A surprise search for weapons early in the day on July 6, 2016, at Mid-State Correctional Facility, near Utica, New York, was triggered by a guard being injured three days earlier. Dozens of corrections officers barged into the inmate’s dormitory shouting at the prisoners to get down on the floor.
The raid continued for the next two hours with officers beating and stomping on each of the 30 prisoners present at the time, according to inmates. Allegations included ribs broken by kicks and punches, with guards destroying inmates’ property, screaming, and cursing, and spewing racial epithets. A prisoner, 58-years of age, said he was rammed through the Sheetrock wall of his room, headfirst. A 41-year-old inmate maintained his nose was broken when a guard smashed a metal door repeatedly into his face, the New York Times reports.
An inmate from Brooklyn serving a six-year sentence for robbery, said he was sodomized by an officer with “something metal” as he lay on the floor. “It was bigger than a pen, about the size of those small flashlights they carry,” the prisoner said. Similar claims of violation were made by at least two other inmates.
Aftermath of the Raid
The prisoners were warned the guards would attack again if they did not keep quiet or sought medical attention. However, on November 2, the state’s corrections commissioner suspended the prison’s top two officials, the superintendent and his deputy, pending an inquiry, reports the Times.
Investigation into Conflicting Accounts
The New York State Department of Corrections and Community Supervision said that its Office of Special Investigations and State Police officers were examining the July 3 injury to a prison guard that appeared to have provoked the dormitory raid by officers.
The guards’ union claims that the injured officer was targeted in a planned attack by two prisoners, associated with the Bloods street gang. Inmates blame a rickety, reclining chair that they believe caused the officer to fall, gashing his head, and the two prisoners only ran to help the fallen guard.
There were no cameras to record the incidents, as is the case in most of the state’s prisons. The guard, in his mid-20s had been a corrections officer for two years. He is a Navy veteran and records show, he has been out on medical leave since he was injured, reports the Times.
Legal Action on Behalf of Inmates
A lawyer has been retained by inmates’ relatives who denounced the actions of the correction officers and high-level supervisors at Mid-State in this “barbaric and unjustified use of collective punishment.” A notice of intent to sue in the state’s Court of Claim has been filed on behalf of 32 inmates. A union spokesman declined to comment until the investigation is completed.
Parker Waichman attorneys have extensive experience in personal injury lawsuits and closely monitor all lawsuits of this nature.
In September 2013, five officers were accused of beating an inmate at Downstate Correctional Facility. The United States attorney in that case stated that the allegations of brutality against inmates at Mid-State are the latest involving New York prisons. Excessive use of force in prisons in New York has reached crisis proportions, according to the Times.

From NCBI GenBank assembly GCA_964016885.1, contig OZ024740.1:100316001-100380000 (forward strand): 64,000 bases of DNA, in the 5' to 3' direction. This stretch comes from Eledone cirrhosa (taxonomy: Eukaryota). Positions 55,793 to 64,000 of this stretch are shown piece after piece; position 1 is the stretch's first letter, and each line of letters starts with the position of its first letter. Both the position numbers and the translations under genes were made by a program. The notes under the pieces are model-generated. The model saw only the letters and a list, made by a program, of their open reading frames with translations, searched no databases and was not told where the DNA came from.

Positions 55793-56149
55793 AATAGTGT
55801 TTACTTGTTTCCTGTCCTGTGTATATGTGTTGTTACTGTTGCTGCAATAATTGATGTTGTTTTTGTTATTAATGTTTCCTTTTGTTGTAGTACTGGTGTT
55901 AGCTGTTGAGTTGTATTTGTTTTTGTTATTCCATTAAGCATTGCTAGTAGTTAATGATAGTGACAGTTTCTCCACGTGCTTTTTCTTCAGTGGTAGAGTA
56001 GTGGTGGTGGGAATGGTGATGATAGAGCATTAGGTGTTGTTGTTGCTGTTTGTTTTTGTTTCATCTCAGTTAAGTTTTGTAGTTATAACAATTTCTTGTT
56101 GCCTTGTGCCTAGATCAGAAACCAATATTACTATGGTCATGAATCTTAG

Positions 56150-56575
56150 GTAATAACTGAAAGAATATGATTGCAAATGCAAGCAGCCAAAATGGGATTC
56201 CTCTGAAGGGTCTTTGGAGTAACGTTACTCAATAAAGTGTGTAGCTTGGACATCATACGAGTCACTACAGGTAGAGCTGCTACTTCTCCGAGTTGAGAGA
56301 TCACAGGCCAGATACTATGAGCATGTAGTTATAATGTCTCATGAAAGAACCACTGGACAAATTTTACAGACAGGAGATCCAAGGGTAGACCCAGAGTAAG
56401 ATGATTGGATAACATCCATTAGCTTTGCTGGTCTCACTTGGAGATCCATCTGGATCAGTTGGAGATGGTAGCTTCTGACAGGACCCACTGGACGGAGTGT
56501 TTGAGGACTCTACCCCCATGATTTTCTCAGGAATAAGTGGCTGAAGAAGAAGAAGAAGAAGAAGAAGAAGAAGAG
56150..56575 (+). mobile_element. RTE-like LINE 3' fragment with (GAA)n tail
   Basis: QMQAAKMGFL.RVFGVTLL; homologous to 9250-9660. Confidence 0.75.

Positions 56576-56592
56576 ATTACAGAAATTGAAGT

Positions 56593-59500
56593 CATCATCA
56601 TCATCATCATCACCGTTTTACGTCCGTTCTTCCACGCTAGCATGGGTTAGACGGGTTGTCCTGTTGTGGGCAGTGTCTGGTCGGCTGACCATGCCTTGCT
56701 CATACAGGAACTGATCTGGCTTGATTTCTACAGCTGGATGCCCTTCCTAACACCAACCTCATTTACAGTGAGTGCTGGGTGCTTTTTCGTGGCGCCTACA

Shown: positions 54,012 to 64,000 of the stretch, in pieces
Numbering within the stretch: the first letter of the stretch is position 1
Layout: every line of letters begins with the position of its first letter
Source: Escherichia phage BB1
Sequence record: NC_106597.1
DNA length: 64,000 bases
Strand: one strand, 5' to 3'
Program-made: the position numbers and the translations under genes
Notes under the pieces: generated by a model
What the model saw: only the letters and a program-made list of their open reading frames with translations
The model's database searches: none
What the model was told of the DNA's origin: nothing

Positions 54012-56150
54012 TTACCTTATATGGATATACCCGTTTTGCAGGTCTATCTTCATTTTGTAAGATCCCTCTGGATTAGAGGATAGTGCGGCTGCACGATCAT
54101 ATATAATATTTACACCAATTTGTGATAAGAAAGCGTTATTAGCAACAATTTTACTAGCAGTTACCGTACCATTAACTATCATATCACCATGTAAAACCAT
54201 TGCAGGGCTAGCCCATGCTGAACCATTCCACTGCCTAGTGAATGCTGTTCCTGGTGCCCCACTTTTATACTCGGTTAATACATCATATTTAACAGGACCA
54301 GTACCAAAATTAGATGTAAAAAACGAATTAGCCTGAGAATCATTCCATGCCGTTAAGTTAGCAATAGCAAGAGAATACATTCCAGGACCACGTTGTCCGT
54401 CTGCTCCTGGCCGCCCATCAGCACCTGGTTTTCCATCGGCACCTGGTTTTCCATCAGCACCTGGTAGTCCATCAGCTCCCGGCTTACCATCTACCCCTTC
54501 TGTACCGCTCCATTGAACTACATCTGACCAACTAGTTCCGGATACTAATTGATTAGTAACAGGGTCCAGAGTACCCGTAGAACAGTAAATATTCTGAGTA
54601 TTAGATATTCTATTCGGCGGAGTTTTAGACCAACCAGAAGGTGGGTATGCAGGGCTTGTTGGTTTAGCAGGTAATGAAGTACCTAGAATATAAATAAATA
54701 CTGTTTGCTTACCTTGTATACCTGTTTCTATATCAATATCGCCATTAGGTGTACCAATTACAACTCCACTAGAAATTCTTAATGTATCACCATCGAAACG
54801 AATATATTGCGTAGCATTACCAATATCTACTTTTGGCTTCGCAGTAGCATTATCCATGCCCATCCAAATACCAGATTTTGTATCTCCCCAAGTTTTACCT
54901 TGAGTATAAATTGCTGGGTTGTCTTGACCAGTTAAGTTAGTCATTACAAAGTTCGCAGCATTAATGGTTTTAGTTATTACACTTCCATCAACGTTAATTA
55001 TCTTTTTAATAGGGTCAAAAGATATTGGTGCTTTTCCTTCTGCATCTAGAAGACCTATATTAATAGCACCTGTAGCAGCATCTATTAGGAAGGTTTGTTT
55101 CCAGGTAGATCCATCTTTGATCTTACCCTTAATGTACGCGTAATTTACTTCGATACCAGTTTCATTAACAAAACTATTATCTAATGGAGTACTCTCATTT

The death of an inmate at Fishkill Correctional Facility last year occurred after a violent episode with officers, but no charges were filed. In March 2015, an inmate at Attica Correctional Facility had numerous broken bones resulting from an unprovoked beating by three officers who pleaded guilty to charges of official misconduct.
The chairman of an inmate liaison committee at Mid-State, age 45, is serving a seven-year sentence for drug possession. He had served in the Army during Operation Desert Storm and said that he and the injured officer had shared about their military experiences. He said that the guard usually sat in a plexiglass office in the dormitory’s day room with his legs propped up on the desk as he reclined in a chair. The inmate liaison said he used to joke with the guard about that chair and warned him to be careful, that he would fall over. On the day of the incident, upon hearing a commotion, he ran to the day room and claims he saw two inmates trying to help the guard up off the floor. Another inmate corroborated his story, the Times wrote.
The unions issued a news release that said guards responding to the alarm found the officer bleeding and unconscious. He required eight stitches over his eye. The two inmates the guards believed were to blame for the injury, were moved to solitary confinement. Four months later, there have been no criminal charges filed or disciplinary actions taken against those inmates.
The prisoner accused of leading the attack may have had gang ties, two inmates said, but they also remarked that he was a member of the inmate liaison committee and seemed to have had a good relationship with the injured officer. Corrections officers and prison administrative employees grilled inmates immediately after the guard was injured. The inmates were threatened with further beatings and generally terrorized. Most of the dormitory residents were black or Latino, while all of the officers involved were white, according to the Times.
A guard said to one of the inmates who were cleaning up after the mayhem, “You’re a veteran, right? What do you do when someone tries to injure one of your buddies?” The inmate said it was his military responsibility to hurt him back. The guard replied, “So you see why we are doing this. You guys tried to kill one of ours.”